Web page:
By Chelsea Spear
Throughout the 1980s and ’90s, Mark Sandman cut a wide swath through the Boston music scene. His first band, Treat Her Right, scored a local radio hit with the deadpan, eerie single “I Think She Likes Me.” The various bands with whom Sandman played—most notably Supergroup, Candybar, and Morphine—played two sets a night at the shoebox-shaped bar Plough and Stars. Even as Morphine ascended to a renowned trio with a devoted following, Sandman could be found playing at the annual Central Square World’s Fair, talking with elementary school classes about his handmade musical instruments, converting his loft apartment into a recording studio, or just hanging out in the back booth at the Middle East nightclub. His sudden, tragic death in Italy in 1999 left a huge hole, both in the music world where he made his mark, and within the Boston arts community.
Morphine’s cinematic sound and spare arrangements—based around drums, a two-string bass of Sandman’s own creation, two saxophones played simultaneously, and Sandman’s Robert Mitchum-esque basso profundo—allowed them to stand out from their grungy peers of the alternative era. Sandman also cultivated a kind of mystique that countered the confessional tones many of his fellow travelers struck. He rarely talked about himself and his life, and would rattle off baseball scores or start quoting crime novels to prying reporters. Twelve years after his death, filmmakers Robert Balver and David Ferino re-open the book on Sandman with their documentary Cure for Pain.
Though the film draws from interviews with those who were closest to Sandman—his parents, his older sister, and his girlfriend Sabine—the directors steer clear of weepy Behind the Music-style confessionals or other histrionics. Both of Sandman’s older brothers died in their youth, and this combined with Sandman’s premature death give his story an undeniably tragic quality. Through some canny edits and images culled from mother Guitelle Sandman’s book Four Minus Three: A Mother’s Story, Balver and Ferino point towards the autobiographical points of departure for Sandman’s work.
Interviews with various musicians place Morphine’s albums in a greater context. Mike Watt’s observations about Sandman’s minimal production and bass playing make the music theory behind Sandman’s approach accessible to the layman with charm and good humor. Likewise, an interview with the Presidents of the United States of America frontman Chris Ballew shows a friendly, generous side of Sandman that few may have seen. While these talking heads touch upon Sandman’s better qualities, Balver and Ferino speak with associates who saw a different side of him. Producer Paul Q. Kolderie spoke of Sandman’s violently mercurial side, while Jerome Dupree’s account of his dismissal from the first lineup of Morphine shows how mercenary Sandman could be.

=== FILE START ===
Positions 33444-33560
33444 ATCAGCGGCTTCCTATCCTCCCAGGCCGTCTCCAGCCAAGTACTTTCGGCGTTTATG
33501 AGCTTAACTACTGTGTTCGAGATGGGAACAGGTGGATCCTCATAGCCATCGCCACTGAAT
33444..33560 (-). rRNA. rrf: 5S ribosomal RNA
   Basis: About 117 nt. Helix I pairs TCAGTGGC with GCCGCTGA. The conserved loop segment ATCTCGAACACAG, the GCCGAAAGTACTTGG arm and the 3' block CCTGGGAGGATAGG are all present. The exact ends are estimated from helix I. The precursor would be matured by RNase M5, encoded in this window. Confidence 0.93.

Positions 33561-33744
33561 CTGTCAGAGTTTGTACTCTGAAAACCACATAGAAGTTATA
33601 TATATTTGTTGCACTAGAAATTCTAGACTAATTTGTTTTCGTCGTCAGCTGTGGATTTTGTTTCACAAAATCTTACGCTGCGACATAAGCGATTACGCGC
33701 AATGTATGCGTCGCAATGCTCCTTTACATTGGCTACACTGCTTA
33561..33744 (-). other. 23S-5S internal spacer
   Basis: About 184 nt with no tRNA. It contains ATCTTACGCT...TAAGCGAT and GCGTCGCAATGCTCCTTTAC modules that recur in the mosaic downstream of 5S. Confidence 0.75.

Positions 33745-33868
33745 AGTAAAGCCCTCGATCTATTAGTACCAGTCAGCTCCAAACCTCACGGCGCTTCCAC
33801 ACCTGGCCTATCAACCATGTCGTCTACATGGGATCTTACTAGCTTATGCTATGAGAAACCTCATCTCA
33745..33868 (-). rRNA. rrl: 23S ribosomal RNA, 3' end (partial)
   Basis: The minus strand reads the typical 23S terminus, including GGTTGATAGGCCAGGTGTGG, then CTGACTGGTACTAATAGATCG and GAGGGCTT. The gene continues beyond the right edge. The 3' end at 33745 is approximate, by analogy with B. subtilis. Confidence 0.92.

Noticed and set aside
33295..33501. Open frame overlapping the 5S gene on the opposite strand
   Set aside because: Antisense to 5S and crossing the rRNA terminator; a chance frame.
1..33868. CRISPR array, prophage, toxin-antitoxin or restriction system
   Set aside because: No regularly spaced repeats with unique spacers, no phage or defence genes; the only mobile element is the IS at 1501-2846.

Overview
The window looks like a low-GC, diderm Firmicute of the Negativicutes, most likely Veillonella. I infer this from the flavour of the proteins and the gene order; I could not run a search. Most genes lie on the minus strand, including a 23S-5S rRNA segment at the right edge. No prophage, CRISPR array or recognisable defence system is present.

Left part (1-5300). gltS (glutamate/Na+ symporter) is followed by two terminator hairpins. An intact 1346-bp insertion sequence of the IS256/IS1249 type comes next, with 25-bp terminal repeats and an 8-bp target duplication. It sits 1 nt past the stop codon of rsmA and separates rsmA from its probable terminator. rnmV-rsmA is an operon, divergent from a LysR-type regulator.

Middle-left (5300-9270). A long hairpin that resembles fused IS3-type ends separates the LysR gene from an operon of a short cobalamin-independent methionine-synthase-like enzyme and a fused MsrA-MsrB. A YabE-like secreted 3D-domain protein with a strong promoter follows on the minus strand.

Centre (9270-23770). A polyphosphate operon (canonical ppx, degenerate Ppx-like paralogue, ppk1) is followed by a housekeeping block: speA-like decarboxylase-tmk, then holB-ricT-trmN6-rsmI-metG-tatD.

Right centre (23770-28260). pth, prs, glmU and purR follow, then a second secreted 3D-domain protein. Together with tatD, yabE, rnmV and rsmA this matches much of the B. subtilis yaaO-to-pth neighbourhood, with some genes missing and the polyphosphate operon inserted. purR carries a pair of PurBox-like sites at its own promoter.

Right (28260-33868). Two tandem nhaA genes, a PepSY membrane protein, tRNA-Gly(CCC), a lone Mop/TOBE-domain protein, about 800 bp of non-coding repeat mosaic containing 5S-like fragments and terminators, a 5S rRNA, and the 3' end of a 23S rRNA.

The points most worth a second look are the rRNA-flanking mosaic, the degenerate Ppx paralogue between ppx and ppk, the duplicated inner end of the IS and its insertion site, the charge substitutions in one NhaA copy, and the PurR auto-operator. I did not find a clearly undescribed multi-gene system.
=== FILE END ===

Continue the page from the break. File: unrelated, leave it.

A black title screen simply reading “Palestrina, 1999″ may stir up a sense of dread among those who know of the circumstances of Sandman’s death and of his final resting place. (Indeed, a few choked sobs rang out at this point in the film when I saw it at the Brattle.) While descriptions of the high altitude and thick humidity on the night of his death give the third act a sense of foreboding, the filmmakers don’t milk the musician’s untimely onstage death as a moment of high drama. (A recording of Sandman’s musical multitasking during Morphine’s soundcheck limns this portion with surprising wit.) The aftermath of Sandman’s death has an offhand tragedy that might give viewers a lump in the throat.
As a Boston music aficionado, and someone who was on the periphery of the scene at this time, I felt a little disappointed that the filmmakers didn’t focus as much on Sandman’s role as the unofficial mayor of Central Square. I would have liked to hear the insights of Accurate Records owner Russ Gershon, who released the first Morphine album, or with Willie “Loco” Alexander, the Boston punk legend who sang “Mr. Sandman” at a memorial for the fallen singer. Additionally, Sandman’s work with schoolchildren and his appearances at Cambridge-area grammar schools are an unsung element of his work, and I would have been curious to see or hear more about his ersatz forays into music education.
The film has an appealingly handmade look that might play better on the small screen. The janky VHS dubs and compressed clips that seem to have been ripped from YouTube caused me to feel some seasickness when I caught a screening of this. At times, the directors’ skills at framing their subjects undermine what their interviewees have to say. One interview with Morphine manager Deb Klein is marred by a timecode running through the bottom of the screen. Another interview with Sandman’s widow Sabine places her to the extreme left of the frame with little reason. The collage-like elements of the film make it look less like a polished biographical tome than like a scrapbook, and has a lived-in feel that Sandman would appreciate.
Fans of Morphine and Treat Her Right would do well to check out Cure for Pain. Casual fans or those who are curious about Sandman’s status as one of the most innovative musicians of the Alternative Nation era would also find this edifying. Balver and Ferino do a great job of contextualizing Sandman’s body of work, and their choice live clips will leave new fans hungry for more.
Cure For Pain was directed by Robert Balver and David Ferino and released by Gatling Pictures. The film is available in a two-disc collector’s edition from the Gatling Pictures website.